In an increasingly secularised world that is antipathetic – if not antagonistic – to the claims of the church, the new pope needs to have a humble and penitent heart. If he is willing to listen to a grieving and broken world, to the voices on the margins, open to dialogue with potential ecumenical partners, hoping to heal the wounds of those hurt by the church and hurt in the world, then he may begin to recover the credibility and authenticity lost in the half century since Vatican II came to a close.

With the Saints in Lent (20), Saint Owini of Lichfield, hermit, 4 March

Saint Owini of Lichfield or Saint Owen of Lichfield … an icon by the hand of Paul Drozdowski

Patrick Comerford

Today [4 March] we commemorate Saint Owini of Lichfield, hermit. He is commemorated in Benedictine and many Anglican martyrologies, and in Celtic Daily Prayer with the Northumbria Community.

Both the Venerable Bede and in the Revd Sabine Baring-Gould’s Lives of the Saints (London: Nimmo, vol 3, 1907, pp 57-58) provide accounts of his life.

Owini was born into a noble family in East Anglia. There he served Princess Etheldreda, also known as Saint Audrey, until Etheldreda joined her aunt Ebba at the monastery of Coldingham. Owini, who had tired of court life, then joined the monastery at Lastingham under Saint Chad [see 2 March].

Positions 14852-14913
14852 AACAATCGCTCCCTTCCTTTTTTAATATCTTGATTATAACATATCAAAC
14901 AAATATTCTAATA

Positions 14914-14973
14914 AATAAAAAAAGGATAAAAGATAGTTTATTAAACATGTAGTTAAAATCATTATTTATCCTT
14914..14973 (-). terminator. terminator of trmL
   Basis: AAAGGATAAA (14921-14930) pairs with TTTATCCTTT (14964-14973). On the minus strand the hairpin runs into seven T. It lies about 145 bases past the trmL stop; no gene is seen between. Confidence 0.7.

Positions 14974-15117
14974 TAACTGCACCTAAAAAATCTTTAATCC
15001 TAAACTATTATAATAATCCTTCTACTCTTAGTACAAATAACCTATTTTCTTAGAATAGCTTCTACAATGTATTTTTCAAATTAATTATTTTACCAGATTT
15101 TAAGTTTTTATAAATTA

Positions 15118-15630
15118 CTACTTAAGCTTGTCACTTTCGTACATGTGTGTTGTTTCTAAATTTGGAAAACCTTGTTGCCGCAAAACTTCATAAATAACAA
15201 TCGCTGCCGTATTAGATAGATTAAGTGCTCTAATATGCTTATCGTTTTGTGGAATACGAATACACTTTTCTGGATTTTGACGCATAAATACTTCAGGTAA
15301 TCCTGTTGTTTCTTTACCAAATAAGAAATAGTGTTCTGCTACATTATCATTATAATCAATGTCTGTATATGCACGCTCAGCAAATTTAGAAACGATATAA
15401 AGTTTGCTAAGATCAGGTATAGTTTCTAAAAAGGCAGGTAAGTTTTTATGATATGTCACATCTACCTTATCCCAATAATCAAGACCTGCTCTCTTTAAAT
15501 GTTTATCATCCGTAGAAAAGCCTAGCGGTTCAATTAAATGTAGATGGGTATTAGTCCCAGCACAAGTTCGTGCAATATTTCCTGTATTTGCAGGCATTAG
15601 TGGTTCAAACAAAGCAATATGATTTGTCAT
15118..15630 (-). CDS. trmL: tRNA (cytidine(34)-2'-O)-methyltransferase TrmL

Owini made the journeyed to Lastingham on foot, earning his keep as he went. The journey was difficult and dangerous. Sometime later, he went back and placed wooden crosses along the route to serve as markers for pilgrims and travellers.

At Lastingham, Owini chose to work hard on the land rather than study. He became Saint Chad’s traveling companion and biographer, following him to Lichfield, where he was a novice monk under Saint Chad’s care.

Owini was very strong, and chose to do outdoor work around the monastery while the seven other monks were busy reading and writing.

One day, while Owini was working alone in the fields near Saint Chad’s residence, hewing down trees, and cutting logs of wood for burning, Owini heard the sound of music or singing apparently descending from the sky to the oratory where the saint was praying.